3. Inside Cover
    4. Contents
    5. News
    6. Concept
    7. Communications
    8. Full Papers
    9. Keywords
    10. Authors
    1. News (pages 424–425)

      Article first published online: 19 FEB 2009 | DOI: 10.1002/smll.200900159

  5. Concept

    1. Top of page
    2. Cover Picture
    3. Inside Cover
    4. Contents
    5. News
    6. Concept
    7. Communications
    8. Full Papers
    9. Keywords
    10. Authors
    1. Nanostructure nomenclature

      A Systematic Nomenclature for Codifying Engineered Nanostructures (pages 426–431)

      Darcy J. Gentleman and Warren C. W. Chan

      Article first published online: 2 FEB 2009 | DOI: 10.1002/smll.200800490

      Thumbnail image of graphical abstract

      An alpha-numeric nomenclature system that specifies the size, shape, composition, surface ligand, and solubility of nanostructures is proposed. In the image, the codified names indicate that the nanostructure on the right is 6-nm large and contains a ZnS shell as compared to the 5 nm figure on the left, all other properties being the same.

  6. Communications

    1. Top of page
    2. Cover Picture
    3. Inside Cover
    4. Contents
    5. News
    6. Concept
    7. Communications
    8. Full Papers
    9. Keywords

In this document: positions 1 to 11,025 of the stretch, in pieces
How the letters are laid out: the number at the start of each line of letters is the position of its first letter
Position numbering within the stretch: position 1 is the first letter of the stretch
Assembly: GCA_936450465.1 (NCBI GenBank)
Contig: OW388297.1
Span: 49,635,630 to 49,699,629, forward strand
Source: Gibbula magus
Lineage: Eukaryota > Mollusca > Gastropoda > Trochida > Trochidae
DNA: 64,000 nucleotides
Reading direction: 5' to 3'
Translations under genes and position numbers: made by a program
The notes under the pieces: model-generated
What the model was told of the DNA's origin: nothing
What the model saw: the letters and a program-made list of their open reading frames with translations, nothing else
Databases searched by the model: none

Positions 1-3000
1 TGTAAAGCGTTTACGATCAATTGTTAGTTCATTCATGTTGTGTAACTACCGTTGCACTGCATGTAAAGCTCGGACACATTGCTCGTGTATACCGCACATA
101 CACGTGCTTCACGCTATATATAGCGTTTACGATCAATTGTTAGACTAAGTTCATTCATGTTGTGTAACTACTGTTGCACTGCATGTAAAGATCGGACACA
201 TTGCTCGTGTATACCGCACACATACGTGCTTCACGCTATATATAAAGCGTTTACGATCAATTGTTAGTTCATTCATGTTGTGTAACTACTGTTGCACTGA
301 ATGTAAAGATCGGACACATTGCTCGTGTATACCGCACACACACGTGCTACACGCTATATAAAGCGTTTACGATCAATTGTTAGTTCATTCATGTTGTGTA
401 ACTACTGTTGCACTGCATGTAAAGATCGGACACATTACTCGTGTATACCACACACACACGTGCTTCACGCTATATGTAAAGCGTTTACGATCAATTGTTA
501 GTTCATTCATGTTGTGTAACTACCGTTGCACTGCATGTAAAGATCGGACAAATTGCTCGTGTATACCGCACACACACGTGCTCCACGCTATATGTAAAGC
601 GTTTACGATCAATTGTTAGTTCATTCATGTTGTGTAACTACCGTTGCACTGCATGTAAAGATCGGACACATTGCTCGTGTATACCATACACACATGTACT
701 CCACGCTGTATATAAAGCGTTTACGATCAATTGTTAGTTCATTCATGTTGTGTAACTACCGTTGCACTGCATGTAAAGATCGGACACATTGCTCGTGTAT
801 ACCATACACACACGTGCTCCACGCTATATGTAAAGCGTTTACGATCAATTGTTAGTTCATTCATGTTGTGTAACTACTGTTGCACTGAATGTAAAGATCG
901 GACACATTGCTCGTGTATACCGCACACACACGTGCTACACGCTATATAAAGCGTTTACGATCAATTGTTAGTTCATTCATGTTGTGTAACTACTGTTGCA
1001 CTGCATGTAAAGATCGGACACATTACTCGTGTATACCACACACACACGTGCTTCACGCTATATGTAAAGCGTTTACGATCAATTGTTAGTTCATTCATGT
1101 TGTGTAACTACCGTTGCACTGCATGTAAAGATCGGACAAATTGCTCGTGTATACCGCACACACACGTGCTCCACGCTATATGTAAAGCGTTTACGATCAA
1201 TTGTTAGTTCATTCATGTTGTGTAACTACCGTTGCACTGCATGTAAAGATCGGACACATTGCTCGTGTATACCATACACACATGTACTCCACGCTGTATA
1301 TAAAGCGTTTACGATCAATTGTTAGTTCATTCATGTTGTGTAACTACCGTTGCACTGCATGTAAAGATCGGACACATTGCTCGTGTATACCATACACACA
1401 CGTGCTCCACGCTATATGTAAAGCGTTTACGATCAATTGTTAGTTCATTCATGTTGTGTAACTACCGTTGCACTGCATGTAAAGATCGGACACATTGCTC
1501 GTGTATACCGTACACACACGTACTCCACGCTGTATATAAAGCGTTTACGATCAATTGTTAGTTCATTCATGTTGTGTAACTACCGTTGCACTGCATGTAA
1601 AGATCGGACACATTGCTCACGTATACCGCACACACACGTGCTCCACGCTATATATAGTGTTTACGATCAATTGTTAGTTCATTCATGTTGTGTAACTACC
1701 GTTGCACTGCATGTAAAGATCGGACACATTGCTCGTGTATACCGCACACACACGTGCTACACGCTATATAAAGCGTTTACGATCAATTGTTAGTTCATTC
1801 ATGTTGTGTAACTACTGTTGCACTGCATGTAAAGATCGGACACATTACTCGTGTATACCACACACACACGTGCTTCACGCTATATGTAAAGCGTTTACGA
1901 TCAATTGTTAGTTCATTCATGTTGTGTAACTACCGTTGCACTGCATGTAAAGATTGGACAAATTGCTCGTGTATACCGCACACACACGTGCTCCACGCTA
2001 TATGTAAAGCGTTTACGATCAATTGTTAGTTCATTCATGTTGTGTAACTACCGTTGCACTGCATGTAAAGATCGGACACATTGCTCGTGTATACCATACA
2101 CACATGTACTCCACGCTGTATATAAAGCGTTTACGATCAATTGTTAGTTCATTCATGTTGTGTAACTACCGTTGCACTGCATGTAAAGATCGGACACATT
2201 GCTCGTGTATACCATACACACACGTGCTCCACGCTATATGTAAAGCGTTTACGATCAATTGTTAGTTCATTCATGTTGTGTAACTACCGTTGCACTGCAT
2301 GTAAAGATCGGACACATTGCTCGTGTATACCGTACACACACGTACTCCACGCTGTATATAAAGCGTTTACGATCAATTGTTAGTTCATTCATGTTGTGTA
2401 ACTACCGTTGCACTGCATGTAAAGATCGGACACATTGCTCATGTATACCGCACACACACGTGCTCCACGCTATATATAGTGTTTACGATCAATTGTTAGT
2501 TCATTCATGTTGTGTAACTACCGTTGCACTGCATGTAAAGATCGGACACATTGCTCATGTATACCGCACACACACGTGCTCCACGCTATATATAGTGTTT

10. Authors
    1. Tip-enhanced Raman scattering

      Ultraflat Transparent Gold Nanoplates—Ideal Substrates for Tip-Enhanced Raman Scattering Experiments (pages 432–436)

      Tanja Deckert-Gaudig and Volker Deckert

      Article first published online: 5 FEB 2009 | DOI: 10.1002/smll.200801237

      Thumbnail image of graphical abstract

      Thin crystalline gold plates provide a perfect surface to immobilize biomolecules for further label-free investigations on the nanometer scale. These first tip-enhanced Raman experiments provide evidence for local variations of cystine adsorption on such ultrasmooth gold surfaces (see image).

    2. Nanowires

      Three-Dimensional Interconnected Silica Nanotubes Templated from Hyperbranched Nanowires (pages 437–439)

      Jia Zhu, Hailin Peng, Stephen T. Connor and Yi Cui

      Article first published online: 2 FEB 2009 | DOI: 10.1002/smll.200801083

      Thumbnail image of graphical abstract

      Hyperbranched silica nanotubes that are interconnected in three dimensions are prepared by templating with PbSe hyperbranched nanowires (see image). The structures show a high degree of branching, good structural regularity, and introduce interesting opportunities for the construction of novel 3D nanofluidic devices.

    3. Optics

      Aerobic Synthesis of Cu Nanoplates with Intense Plasmon Resonances (pages 440–443)

      Isabel Pastoriza-Santos, Ana Sánchez-Iglesias, Benito Rodríguez-González and Luis M. Liz-Marzán

      Article first published online: 2 FEB 2009 | DOI: 10.1002/smll.200801088

      Thumbnail image of graphical abstract

      Single-crystalline Cu nanoplates with a prominent in-plane dipole surface plasmon band are fabricated through reduction of copper salt with hydrazine using PVP as stabilizer and no need for inert atmosphere. Due to the lower free-electron character of copper, the interband transitions overlap, and therefore damp, the out-of-plane dipole plasmon resonance (see image).